China's list of more than 100 American products under threat of tariffs targets the U.S. chemicals and plastics sectors at a time when parts of the industry are investing heavily in new production.
About 40 percent of the goods on the list are plastics, petrochemicals, petroleum products and specialty chemicals. To be sure, the proposed tariffs amount to a response to President Donald Trump's threat to slap taxes on 1,300 Chinese goods and may never come to fruition.
But analysts say the prospect of a trade war increases uncertainty about demand in a major foreign market for American companies that are planning to invest billions of dollars at home in large-scale chemicals projects.
"Nearly $185 billion in new chemical factories, expansions and restarts of facilities around the country are predicated on current tariff schedules, and market shifts caused by tariff increases may convince investors to do business elsewhere," the American Chemistry Council warned Wednesday.
"We strongly urge the U.S. and China to reach a productive and meaningful agreement before any of the proposed tariff schedules go into effect," the industry group said.
China is the third-biggest export market for U.S. chemicals behind Canada and Mexico, according to an analysis of U.S. Department of Commerce data performed by the council.
Those shipments were worth $10.6 billion in 2016, the latest year included in the council's analysis. For comparison, shipments to Canada drummed up nearly twice that amount that year, while Mexico spent about $19 billion on American chemicals.
Demand in China has helped North American and European chemical companies grow while consumption at home has stagnated, according to a briefing by McKinsey & Co. Rapid economic growth in China means the country has not been able to develop its own feedstocks fast enough to fuel its massive industrial sector.
"China tries to be self sufficient with any product that they can. Some are easier than others," said Alex Lidback, vice president for chemicals at energy research firm Wood Mackenzie. "Depending on the feedstock availability, the technology availability — all those things have an impact on how quickly they can add capacity."
It's difficult to make a blanket statement about the potential impact of tariffs on the roughly 40 products China targeted across the chemicals, energy and plastics universe. But analysts say the effects could be meaningful for some slices of the U.S. chemical industry.
In Lidback's view, one of the targeted items that stands out is polyethylene, one of the most widely used plastics.
U.S. oil majors and chemical companies have announced major investments in the petrochemical plants that produce polyethylene. The building boom is being driven by a surge in U.S. natural gas output, which has yielded a cheap and abundant source of byproducts that go into American polyethylene.
"It's a concern without a doubt because the U.S. has a good cost position, they're adding capacity and the Chinese market is very short of polyethylene as a whole, so they need the imports to meet their demand growth," Lidback said.
Another U.S. export that caught Lidback's eye is propane. China has been investing in plants that turn propane into propylene, and those facilities have been counting on a steady supply of pure U.S. propane. A big wave is set to come online in 2019 and 2020, Lidback said.
U.S. propane exports have been have been on the rise over the last few years, according to Andy Lipow, president of Lipow Oil Associates. Last year, China was the third-largest buyer of propane, behind Japan and Mexico, accounting for about 13.6 percent of U.S. exports, according to his analysis.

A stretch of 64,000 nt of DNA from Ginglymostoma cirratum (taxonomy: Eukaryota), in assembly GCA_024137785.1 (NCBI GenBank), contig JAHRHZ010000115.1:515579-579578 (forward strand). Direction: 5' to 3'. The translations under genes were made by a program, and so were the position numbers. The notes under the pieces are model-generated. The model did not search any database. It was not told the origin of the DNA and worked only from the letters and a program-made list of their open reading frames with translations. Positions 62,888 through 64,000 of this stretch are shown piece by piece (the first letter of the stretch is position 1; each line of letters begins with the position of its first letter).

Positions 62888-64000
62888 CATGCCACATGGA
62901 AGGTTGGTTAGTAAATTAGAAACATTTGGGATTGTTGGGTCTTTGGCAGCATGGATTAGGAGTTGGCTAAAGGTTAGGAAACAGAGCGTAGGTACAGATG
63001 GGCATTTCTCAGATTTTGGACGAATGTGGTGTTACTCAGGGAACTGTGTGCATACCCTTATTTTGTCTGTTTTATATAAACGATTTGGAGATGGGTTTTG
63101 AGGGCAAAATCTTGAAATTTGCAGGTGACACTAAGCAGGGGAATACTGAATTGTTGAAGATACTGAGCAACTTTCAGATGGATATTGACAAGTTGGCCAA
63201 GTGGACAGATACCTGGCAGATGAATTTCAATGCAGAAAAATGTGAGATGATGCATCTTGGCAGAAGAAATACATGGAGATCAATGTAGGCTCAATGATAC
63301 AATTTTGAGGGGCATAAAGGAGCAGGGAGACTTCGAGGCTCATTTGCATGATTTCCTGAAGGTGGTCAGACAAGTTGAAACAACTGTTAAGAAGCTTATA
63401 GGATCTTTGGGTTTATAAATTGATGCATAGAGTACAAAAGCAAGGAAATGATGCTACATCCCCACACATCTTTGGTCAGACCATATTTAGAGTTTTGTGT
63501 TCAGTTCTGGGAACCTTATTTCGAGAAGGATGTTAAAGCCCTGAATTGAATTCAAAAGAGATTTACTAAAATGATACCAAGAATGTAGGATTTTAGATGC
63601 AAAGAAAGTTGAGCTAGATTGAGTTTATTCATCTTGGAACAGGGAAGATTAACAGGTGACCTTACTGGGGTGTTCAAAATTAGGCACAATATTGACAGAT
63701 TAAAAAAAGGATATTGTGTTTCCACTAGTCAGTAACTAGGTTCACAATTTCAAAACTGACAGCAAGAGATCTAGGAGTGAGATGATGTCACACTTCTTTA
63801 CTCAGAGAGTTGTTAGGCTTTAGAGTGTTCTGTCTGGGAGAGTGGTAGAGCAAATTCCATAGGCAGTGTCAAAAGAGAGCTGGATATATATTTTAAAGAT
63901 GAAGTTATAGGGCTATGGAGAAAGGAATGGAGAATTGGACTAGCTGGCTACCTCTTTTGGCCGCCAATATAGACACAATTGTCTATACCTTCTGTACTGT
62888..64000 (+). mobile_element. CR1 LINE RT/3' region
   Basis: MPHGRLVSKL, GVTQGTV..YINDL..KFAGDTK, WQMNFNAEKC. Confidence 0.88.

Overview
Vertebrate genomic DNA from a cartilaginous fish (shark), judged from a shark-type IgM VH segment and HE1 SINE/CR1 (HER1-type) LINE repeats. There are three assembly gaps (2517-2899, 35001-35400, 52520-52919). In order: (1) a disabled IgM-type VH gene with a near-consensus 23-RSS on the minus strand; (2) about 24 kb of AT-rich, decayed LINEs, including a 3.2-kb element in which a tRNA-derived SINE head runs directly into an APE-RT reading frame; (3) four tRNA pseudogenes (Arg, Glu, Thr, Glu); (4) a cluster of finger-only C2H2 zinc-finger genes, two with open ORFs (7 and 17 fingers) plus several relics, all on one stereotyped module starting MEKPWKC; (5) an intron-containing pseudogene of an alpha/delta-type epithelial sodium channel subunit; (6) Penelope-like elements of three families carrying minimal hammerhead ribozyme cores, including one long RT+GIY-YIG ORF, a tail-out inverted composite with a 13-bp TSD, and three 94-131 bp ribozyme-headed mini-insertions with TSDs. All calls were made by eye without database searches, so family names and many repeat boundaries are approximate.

If the tariffs were enforced, one scenario could see a reshuffling of global trade flows, said Steve Lewandowski, vice president of global olefins at IHS Markit. Since there is currently enough capacity of key plastics to meet global demand, China could potentially source the products from elsewhere, and the United States would then step in to supply other markets.
In his view, the impact of tariffs are likely not enough to cancel planned projects. But the effects of a worsening trade war could slow global economic growth and crimp demand for plastics, making some project economics questionable.
"These in themselves probably won't upset the apple cart, but it's what happens politically around it," Lewandoski said.
"The biggest concern is how does this escalate? And then does it ultimately impact the global economy? If we go into another 2009 environment, it would really pause investments."
Nick Vafiadis, vice president of plasticts at IHS Markit, notes that China singled out only one of three main types of polyethylene: a low-density category commonly used in packaging, which is fairly well supplied in China.
Still, there is more than a million metric tons of new low-density U.S. polyethylene capacity coming online through next year, most of which is for export, particularly to China, he said. Dow Chemical is ramping up a new facility now, while Formosa and Sasol have plants coming online soon.
Many parts of the U.S. chemicals industry are set up to meet domestic demand, but Chinese tariffs raise questions about the ability of American companies to sell their surplus products on the international market, said Kathy Hall, executive editor of PetroChem Wire.
"If you're stemming the overflow from the get-go, it's a little bit questionable about how that plays out for these news plants," she said, referring to new plastics and petrochemical facilities.
Another question is whether tariffs would affect American firms that have long-term contracts with Chinese partners.
"For companies that are very dependent on China, that have decadelong contract agreements, is that affected by this? I don't know. I wouldn't think so, but I don't know," she said.